5. Hedlund, H.; Andersson, K.E.; Larsson, B. Alpha-adrenoceptors and muscarinic receptors in the isolated human prostate. J. Urol. 1985, 134, 1291–1298. [Google Scholar] [CrossRef]
  6. Abrams, P.; Schulman, C.C.; Vaage, S. The European Tamsulosin Study Group. Tamsulosin, a selective alpha 1c-adrenoceptor antagonist: A randomized, controlled trial in patients with benign prostatic ‘obstruction’ (symptomatic BPH). Br. J. Urol. 1995, 76, 325–336. [Google Scholar] [CrossRef] [PubMed]
  7. Gacci, M.; Ficarra, V.; Sebastianelli, A.; Corona, G.; Serni, S.; Shariat, S.F.; Maggi, M.; Zattoni, F.; Carini, M.; Novara, G. Impact of medical treatments for male lower urinary tract symptoms due to benign prostatic hyperplasia on ejaculatory function: A systematic review and meta-analysis. J. Sex. Med. 2014, 11, 1554–1566. [Google Scholar] [CrossRef]
  8. Corona, G.; Tirabassi, G.; Santi, D.; Maseroli, E.; Gacci, M.; Dicuio, M.; Sforza, A.; Mannucci, E.; Maggi, M. Sexual dysfunction in subjects treated with inhibitors of 5α-reductase for benign prostatic hyperplasia: A comprehensive review and meta-analysis. Andrology 2017, 5, 671–678. [Google Scholar] [CrossRef] [PubMed]
  9. Mirone, V.; Sessa, A.; Giuliano, F.; Berges, R.; Kirby, M.; Moncada, I. Current benign prostatic hyperplasia treatment: Impact on sexual function and management of related sexual adverse events. Int. J. Clin. Pract. 2011, 65, 1005–1013. [Google Scholar] [CrossRef]
  10. McVary, K.T.; Roehrborn, C.G.; Kaminetsky, J.C.; Auerbach, S.; Wachs, B.; Young, J.; Esler, A.; Sides, G.; Denes, B. Tadalafil relieves lower urinary tract symptoms secondary to benign prostatic hyperplasia. J. Urol. 2007, 177, 1401–1407. [Google Scholar] [CrossRef]
  11. Roehrborn, C.G.; McVary, K.T.; Elion-Mboussa, A.; Viktrup, L. Tadalafil administered once daily for lower urinary tract symptoms secondary to benign prostatic hyperplasia: A dose finding study. J. Urol. 2008, 180, 1228–1234. [Google Scholar] [CrossRef]
  12. Broderick, G.A.; Brock, G.B.; Roehrborn, C.G.; Watts, S.D.; Elion-Mboussa, A.; Viktrup, L. Effects of tadalafil on lower urinary tract symptoms secondary to benign prostatic hyperplasia in men with or without erectile dysfunction. Urology 2010, 75, 1452–1458. [Google Scholar] [CrossRef] [PubMed]
  13. Porst, H.; Kim, E.D.; Casabé, A.R.; Mirone, V.; Secrest, R.J.; Xu, L.; Sundin, D.P.; Viktrup, L. LVHJ Study Team. Efficacy and safety of tadalafil once daily in the treatment of men with lower urinary tract symptoms suggestive of benign prostatic hyperplasia: Results of an international randomized, double-blind, placebo-controlled trial. Eur. Urol. 2011, 60, 1105–1113. [Google Scholar] [CrossRef] [PubMed]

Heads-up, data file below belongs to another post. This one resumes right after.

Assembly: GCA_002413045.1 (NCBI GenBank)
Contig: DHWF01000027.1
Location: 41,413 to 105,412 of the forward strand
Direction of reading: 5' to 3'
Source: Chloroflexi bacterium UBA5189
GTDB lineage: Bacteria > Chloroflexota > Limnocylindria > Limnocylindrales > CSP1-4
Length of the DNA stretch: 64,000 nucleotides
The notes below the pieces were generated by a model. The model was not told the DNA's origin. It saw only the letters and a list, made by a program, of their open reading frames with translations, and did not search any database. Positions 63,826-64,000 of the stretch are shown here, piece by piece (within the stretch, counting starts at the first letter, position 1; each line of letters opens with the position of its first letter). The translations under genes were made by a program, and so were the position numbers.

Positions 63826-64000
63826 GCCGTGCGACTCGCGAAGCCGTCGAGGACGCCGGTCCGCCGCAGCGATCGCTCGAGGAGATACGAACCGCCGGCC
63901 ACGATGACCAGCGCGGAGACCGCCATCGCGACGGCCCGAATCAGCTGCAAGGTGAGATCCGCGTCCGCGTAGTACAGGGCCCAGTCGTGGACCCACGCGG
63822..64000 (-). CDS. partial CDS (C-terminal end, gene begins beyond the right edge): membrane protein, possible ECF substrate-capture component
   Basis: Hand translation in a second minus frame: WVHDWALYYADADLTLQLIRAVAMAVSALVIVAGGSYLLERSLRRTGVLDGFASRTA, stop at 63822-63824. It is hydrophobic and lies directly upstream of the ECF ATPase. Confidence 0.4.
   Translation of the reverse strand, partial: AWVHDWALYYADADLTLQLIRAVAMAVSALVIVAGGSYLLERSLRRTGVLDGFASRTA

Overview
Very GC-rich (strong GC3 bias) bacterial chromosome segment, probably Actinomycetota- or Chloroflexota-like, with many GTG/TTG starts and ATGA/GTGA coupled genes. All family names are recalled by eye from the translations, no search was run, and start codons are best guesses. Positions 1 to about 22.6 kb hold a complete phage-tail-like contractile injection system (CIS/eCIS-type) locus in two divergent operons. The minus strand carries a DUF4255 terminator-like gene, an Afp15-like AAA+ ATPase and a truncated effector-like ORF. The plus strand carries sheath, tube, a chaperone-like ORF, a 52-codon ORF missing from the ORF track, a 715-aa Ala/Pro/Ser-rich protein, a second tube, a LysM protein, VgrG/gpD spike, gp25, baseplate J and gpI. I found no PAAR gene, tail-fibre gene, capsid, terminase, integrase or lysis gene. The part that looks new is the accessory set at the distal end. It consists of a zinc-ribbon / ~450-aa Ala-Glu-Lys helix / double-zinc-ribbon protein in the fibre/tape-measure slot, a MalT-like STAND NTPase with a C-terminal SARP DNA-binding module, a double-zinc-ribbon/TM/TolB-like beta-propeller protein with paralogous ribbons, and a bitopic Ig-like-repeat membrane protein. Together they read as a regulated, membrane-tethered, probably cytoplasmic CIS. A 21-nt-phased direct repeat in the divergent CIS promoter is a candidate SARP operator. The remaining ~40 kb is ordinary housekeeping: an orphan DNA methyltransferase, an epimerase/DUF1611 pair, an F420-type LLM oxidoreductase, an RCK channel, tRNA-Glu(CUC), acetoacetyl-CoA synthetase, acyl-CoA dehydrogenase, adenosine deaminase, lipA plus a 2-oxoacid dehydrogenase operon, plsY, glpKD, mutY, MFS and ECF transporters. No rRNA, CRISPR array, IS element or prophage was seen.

14. Gacci, M.; Andersson, K.E.; Chapple, C.; Maggi, M.; Mirone, V.; Oelke, M.; Porst, H.; Roehrborn, C.; Stief, C.; Giuliano, F. Latest Evidence on the Use of Phosphodiesterase Type 5 Inhibitors for the Treatment of Lower Urinary Tract Symptoms Secondary to Benign Prostatic Hyperplasia. Eur. Urol. 2016, 70, 124–133. [Google Scholar] [CrossRef] [PubMed]
  15. Filippi, S.; Morelli, A.; Sandner, P.; Fibbi, B.; Mancina, R.; Marini, M.; Gacci, M.; Vignozzi, L.; Vannelli, G.B.; Carini, M.; et al. Characterization and functional role of androgendependent PDE5 activity in the bladder. Endocrinology 2007, 148, 1019–1029. [Google Scholar] [CrossRef] [PubMed]
  16. Vignozzi, L.; Gacci, M.; Cellai, I.; Morelli, A.; Maneschi, E.; Comeglio, P.; Santi, R.; Filippi, S.; Sebastianelli, A.; Nesi, G.; et al. PDE5 inhibitors blunt inflammation in human BPH: A potential mechanism of action for PDE5 inhibitors in LUTS. Prostate 2013, 73, 1391–1402. [Google Scholar] [CrossRef] [PubMed]
  17. Morelli, A.; Comeglio, P.; Filippi, S.; Sarchielli, E.; Vignozzi, L.; Maneschi, E.; Cellai, I.; Gacci, M.; Lenzi, A.; Vannelli, G.B.; et al. Mechanism of action of phosphodiesterase type 5 inhibition in metabolic syndrome-associated prostate alterations: An experimental study in the rabbit. Prostate 2013, 73, 428–441. [Google Scholar] [CrossRef] [PubMed]
  18. Gacci, M.; Corona, G.; Salvi, M.; Vignozzi, L.; McVary, K.T.; Kaplan, S.A.; Roehrborn, C.G.; Serni, S.; Mirone, V.; Carini, M.; et al. A systematic review and meta-analysis on the use of phosphodiesterase 5 inhibitors alone or in combination with α-blockers for lower urinary tract symptoms due to benign prostatic hyperplasia. Eur. Urol. 2012, 61, 994–1003. [Google Scholar] [CrossRef] [PubMed]
  19. Barry, M.J.; Fowler, F.J.; O’Leary, M.P.; Bruskewitz, R.C.; Holtgrewe, H.L.; Mebust, W.K.; Cockett, A.T. Measurement Committee of the American Urological Association. The American Urological Association symptom index for benign prostatic hyperplasia. J. Urol. 1992, 148, 1549–1557. [Google Scholar] [CrossRef]
  20. Rosen, R.C.; Riley, A.; Wagner, G.; Osterloh, I.H.; Kirkpatrick, J.; Mishra, A. The International Index of Erectile Function (IIEF): A multidimensional scale for assessment of erectile dysfunction. Urology 1997, 49, 822–830. [Google Scholar] [CrossRef]
  21. Gacci, M.; Corona, G.; Vignozzi, L.; Salvi, M.; Serni, S.; De Nunzio, C.; Tubaro, A.; Oelke, M.; Carini, M.; Maggi, M. Metabolic syndrome and benign prostatic enlargement: A systematic review and meta-analysis. BJU Int. 2015, 115, 24–31. [Google Scholar] [CrossRef]